Artist

Camille Pissarro

Camille Pissarro biography
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Camille Pissarro biography

Jacob Abraham Camille Pissarro (July 10, 1830 – November 13, 1903) was born in Saint Thomas, Virgin Islands, now in the US Virgin Islands, but then in the Danish West Indies. Impressionist painter. Spent much of his life in France, where he was part of the impressionist movement and schools created by other impressionist painters such as neo-impressionism.

Pissarro’s career began in the 1850s, a period in which the artist made several trips in which he would paint landscapes and scenes of everyday life. He subsequently settled in France, where he came into contact with the painters Camille Corot, Claude Monet, and Paul Cézanne, who deeply influenced his work. Between 1874 and 1886 he participated in the Impressionist exhibitions, in which the works of Edgar Degas, Berthe Morisot, Georges Seurat, Henri Rouart, Victor Vignon, Paul Gauguin, among others were presented. His most recognized works are: Road to Versailles (1871), Peasant Houses (1887), Harvest of Apples (1888), Lacroix Island (1888), Sunset in Éragny (1890), Spring at Dawn and Cloudy (1900) and The Pilot’s Wharf in Havre (1903).

He was born into a wealthy family. His father was Abraham Gabriel Pissarro, Sephardic Jew and his mother was Rachel Manzano-Pomié, Dominican with Spanish ancestry. He attended part of his academic training in his hometown. Around 1842 he moved to Paris, where he continued his education. While living in the city he became interested in art and painting, coming into contact with the Parisian artistic environment. Years later he returned to Santo Tomas with his family, being at home he talked with his father about his interest in art and his desire to start his artistic training, but he denied him permission to study. At this time he began working in the family business while making sketches of landscapes and other scenes inspired by the island.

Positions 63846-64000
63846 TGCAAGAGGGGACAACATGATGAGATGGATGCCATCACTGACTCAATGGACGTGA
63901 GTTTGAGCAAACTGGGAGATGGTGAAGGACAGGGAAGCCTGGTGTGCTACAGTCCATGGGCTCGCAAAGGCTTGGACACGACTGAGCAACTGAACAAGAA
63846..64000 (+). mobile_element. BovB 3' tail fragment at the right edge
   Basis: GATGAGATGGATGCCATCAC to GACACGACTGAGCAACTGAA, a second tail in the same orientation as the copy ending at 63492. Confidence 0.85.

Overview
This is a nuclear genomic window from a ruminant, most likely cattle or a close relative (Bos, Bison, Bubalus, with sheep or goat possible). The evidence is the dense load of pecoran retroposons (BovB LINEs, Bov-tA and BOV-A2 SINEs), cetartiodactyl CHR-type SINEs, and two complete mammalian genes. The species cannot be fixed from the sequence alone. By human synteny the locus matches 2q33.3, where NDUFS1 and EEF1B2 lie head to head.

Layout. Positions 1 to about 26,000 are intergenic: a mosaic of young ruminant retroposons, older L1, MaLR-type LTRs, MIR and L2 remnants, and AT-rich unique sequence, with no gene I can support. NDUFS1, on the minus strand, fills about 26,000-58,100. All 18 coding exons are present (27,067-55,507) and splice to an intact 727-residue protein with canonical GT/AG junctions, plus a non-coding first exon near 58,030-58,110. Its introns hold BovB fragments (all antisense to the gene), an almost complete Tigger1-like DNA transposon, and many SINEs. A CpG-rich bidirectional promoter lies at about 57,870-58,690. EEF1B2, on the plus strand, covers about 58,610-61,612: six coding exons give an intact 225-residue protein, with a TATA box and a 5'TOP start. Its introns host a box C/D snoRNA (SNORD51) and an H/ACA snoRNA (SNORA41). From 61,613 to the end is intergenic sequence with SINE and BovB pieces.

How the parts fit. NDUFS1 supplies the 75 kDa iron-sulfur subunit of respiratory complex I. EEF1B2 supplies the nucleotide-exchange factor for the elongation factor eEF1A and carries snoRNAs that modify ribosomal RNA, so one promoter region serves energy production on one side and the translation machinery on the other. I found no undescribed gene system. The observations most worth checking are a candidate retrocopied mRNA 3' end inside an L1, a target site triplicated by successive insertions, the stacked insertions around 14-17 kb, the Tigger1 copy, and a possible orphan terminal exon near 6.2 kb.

At the beginning of the 1850s, he accompanied the Danish painter Fritz Melbyl on his trip through Caracas, during his stay he painted landscapes and scenes of customs, shortly thereafter he returned to Santo Tomas, where he worked with his father for a short time.

 

Artistic career

Against the will of his father he moved to Paris in 1855, in the city he began his artistic training attending the School of Fine Arts and the Jules Suisse Academy. In these years he became friends with Camille Corot, Monet, and Cézanne, who influenced him in the first works of the young painter. By this period his paintings were of a traditional cut as it is reflected in the Marne River in Chennevières (1864) Paysage aux Pâtis (1867) and L’Hermitage à Pontoise (1867).

In the 1870s, Pissarro, Monet, and other French artists created the Impressionist art movement, a pictorial school in which the subjective impression that generated a certain scene or object was created on the canvas, emphasizing the center of the painting, which was surrounded by a luminous atmosphere. One of the most outstanding features of this school was the study of natural light.

 

As a member of this pictorial school, he participated in the eight Impressionist exhibitions that were held between 1876 and 1884, these exhibitions were the center of debate and revisionism of the movement, it should be noted that, due to internal differences between the exponents of this movement, on several occasions, some painters preferred not to participate and others were rejected because their paintings did not rigorously follow the foundations of impressionism. In these exhibits, the works of Pissarro, Monet, Cézanne, Vignon, Seurat, Morisot, Cassat, Degas, Forain, Rouart and Signac, among others, were exhibited. In the course of the 1880s, he became friends with the neo-impressionists Seurat and Signac, which motivated him to experiment with the pointillist technique in some of his works, although he did not rigorously follow the foundations of neo-impressionism, the influence of this school in the works: Peasant Houses (1887), Hay Harvest at Éragny (1887), Harvest of Apples (1888) and Isla Lacroix (1888). After experimenting with neo-impressionism, he returned to impressionism, painting a large number of landscapes and scenes of everyday life, themes that he frequently represented.

 

In 1892, the dealer Paul-Durand-Ruel organized a large exhibition of Pissarro’s work, in which he raised enough money to solve the economic problems he faced. Three years later the eye disease he suffered worsened, so he was forced to paint from the window of his home. In this period, he painted urban scenes such as Opera Avenue, rain effect (1898) and The Garden of Las Tullerias (1899), for this same period he painted Solar Light in the Snow in the Morning (1895) and The French Theater Square ( 1898). In the last years of his career, he painted: Effect of the Morning Light in Éragny (1899), The Havre Morning Harbor in the Morning (1902), The Pont Neuf (1902) and The Pilot’s Pier in Havre (1903). After the deterioration of his health, he died on November 13, 1903, in Paris.

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